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State v. Martin

Supreme Court of North Carolina
May 1, 1917
92 S.E. 597 (N.C. 1917)


(Filed 26 May, 1917.)

1. Criminal Law — Evidence — Threats — Trials.

In the trial of an indictment for injury to property, Revisal, sec. 3673, a question asked a witness, if he had not heard his father say to another witness that if the latter did not swear to the defendant's guilt he would send him to the penitentiary, is properly excluded as irrelevant and hearsay.

2. Evidence — Footprints — Identification — Appeal and Error.

Evidence that foot tracks leading to defendant's dwelling from a crib which the defendant was on trial for destroying (Rev., sec. 3673), when shown to correspond with those of the defendant, is competent; and were it otherwise in this case, its subsequent exclusion by the court and his caution to the jury not to consider it cured the error.

3. Appeal and Error — Evidence Withdrawn — Error Cured — Instructions.

Where a competent question is ruled out by the trial judge, but afterwards answered by the same witness, the error is cured.

4. Instructions — Reasonable Doubt — Evidence — Criminal Law.

Where the charge by the court as to reasonable doubt of the defendant's guilt is sufficient, and it appears from the whole charge that the jury were instructed that they must convict the defendant upon the evidence, if at all, it is not objectionable that the judge failed to repeat, in each instance, that they could only convict him upon the evidence.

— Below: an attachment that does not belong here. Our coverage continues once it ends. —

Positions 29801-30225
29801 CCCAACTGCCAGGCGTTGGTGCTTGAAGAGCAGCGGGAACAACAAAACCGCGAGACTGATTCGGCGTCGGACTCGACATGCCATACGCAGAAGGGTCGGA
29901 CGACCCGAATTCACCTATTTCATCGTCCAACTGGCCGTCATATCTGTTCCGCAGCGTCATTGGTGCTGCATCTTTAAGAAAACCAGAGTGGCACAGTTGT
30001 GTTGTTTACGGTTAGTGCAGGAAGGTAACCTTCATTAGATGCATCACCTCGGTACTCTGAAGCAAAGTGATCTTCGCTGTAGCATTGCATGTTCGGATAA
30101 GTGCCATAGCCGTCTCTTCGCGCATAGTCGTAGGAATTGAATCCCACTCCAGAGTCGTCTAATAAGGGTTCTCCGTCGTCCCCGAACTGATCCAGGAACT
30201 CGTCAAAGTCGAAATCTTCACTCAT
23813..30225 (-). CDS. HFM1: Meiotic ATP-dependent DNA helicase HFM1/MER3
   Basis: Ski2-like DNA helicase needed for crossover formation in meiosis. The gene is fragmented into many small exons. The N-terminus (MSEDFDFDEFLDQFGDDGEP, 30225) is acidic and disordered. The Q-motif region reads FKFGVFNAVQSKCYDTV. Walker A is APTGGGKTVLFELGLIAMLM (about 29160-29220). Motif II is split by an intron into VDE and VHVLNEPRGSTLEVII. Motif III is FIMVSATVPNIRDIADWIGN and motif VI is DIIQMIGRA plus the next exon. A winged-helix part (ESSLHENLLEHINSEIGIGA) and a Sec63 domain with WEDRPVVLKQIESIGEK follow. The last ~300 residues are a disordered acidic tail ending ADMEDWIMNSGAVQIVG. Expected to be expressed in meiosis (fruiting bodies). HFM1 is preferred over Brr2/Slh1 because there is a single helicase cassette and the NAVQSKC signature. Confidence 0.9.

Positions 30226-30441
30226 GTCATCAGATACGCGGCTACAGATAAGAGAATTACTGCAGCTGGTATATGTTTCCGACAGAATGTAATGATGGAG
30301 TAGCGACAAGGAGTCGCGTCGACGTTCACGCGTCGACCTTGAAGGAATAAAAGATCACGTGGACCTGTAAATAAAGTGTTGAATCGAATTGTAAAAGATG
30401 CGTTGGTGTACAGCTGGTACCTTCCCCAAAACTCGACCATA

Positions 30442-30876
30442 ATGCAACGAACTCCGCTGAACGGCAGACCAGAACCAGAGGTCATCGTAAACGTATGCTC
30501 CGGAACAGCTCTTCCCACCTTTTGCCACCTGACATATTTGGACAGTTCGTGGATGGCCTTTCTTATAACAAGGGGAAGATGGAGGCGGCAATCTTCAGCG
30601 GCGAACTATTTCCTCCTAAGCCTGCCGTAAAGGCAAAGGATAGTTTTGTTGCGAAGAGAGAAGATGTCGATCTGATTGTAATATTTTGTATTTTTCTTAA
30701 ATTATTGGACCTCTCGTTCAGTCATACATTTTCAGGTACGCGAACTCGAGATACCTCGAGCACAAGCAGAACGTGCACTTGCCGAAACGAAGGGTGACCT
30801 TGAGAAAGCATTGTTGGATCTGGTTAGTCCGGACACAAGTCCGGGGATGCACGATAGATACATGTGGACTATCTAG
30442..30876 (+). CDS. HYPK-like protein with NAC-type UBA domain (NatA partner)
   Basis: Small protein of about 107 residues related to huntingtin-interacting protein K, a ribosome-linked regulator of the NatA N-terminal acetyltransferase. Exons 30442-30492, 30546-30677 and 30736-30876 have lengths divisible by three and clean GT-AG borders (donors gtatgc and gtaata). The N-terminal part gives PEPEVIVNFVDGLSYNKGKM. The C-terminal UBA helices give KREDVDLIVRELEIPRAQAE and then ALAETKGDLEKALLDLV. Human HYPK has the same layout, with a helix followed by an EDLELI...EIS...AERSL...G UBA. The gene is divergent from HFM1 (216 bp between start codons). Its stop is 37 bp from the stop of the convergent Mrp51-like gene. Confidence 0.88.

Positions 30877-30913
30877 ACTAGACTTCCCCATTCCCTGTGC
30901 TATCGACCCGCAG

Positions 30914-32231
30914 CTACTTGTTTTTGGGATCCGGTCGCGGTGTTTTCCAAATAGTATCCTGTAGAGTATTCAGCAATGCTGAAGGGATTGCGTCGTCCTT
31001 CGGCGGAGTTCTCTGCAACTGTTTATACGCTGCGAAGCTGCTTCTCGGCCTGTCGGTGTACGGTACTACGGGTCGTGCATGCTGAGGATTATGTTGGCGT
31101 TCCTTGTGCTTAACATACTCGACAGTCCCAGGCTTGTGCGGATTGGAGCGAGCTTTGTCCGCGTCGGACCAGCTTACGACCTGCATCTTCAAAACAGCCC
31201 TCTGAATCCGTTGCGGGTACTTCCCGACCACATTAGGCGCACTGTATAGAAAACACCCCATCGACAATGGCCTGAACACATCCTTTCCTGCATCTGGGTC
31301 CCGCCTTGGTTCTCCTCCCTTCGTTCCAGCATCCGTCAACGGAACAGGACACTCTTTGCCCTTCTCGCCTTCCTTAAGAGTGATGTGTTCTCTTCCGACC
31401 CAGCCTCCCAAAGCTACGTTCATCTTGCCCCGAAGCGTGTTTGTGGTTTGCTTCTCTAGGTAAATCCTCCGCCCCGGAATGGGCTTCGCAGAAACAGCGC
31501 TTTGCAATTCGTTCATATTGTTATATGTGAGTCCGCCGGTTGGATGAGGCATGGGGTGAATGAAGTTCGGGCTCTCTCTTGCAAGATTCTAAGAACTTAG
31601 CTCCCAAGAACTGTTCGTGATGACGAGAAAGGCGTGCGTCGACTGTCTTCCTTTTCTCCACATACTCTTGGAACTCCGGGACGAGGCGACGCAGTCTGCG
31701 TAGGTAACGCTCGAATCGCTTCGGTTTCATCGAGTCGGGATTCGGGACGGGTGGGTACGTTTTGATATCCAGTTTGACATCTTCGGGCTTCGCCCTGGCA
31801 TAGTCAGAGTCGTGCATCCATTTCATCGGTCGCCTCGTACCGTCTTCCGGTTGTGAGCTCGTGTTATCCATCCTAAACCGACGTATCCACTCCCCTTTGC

5. Appeal and Error — Contentions.

The failure of the trial judge to fully and correctly state the contentions of a party should be brought to the attention of the court at the time, and exception should be taken to his refusal to correctly state them.

6. Appeal and Error — Specific Instructions — Requests.

Exception that more definite instructions were not given by the court in his charge to the jury is untenable, in the absence of special requests upon the subject.

INDICTMENT, tried before Harding, J., and a jury at Fall Term, 1916, of CLAY.

(809) Defendant was indicted under the statute (Revisal, sec. 3673) for injury to property, in that he destroyed a crib of the prosecutor by an explosion of dynamite. He was convicted, and appealed.

Attorney-General Manning and Assistant Attorney-General Sykes for the State.

J. N. Moody for defendant.

First. The defendant, on cross-examination of Bryan Brackens, a witness for the State, asked him this question: "Did you not hear your father testify yesterday that he had said, if Ras Martin did not swear that Carl did it, he would send him (Ras) to the penitentiary?" On objection by the State, the question was excluded. It was plainly irrelevant and, besides, was mere hearsay. It did not appear that the witness Bryan Brackens had been influenced by his father to give false testimony, nor was there any evidence of any threats against him, and no connection was shown between him and Ras Martin, nor can we see how any threat against the other man affected the testimony of the witness in the least degree. It was pure hearsay, irrelevant and inadmissible. McElvey on Evidence, 165, 167, and 521; S. v. Barfield, 29 N.C. 299; S. v. Davis, 177 N.C. 483; S. v. Hargrave, 97 N.C. 457.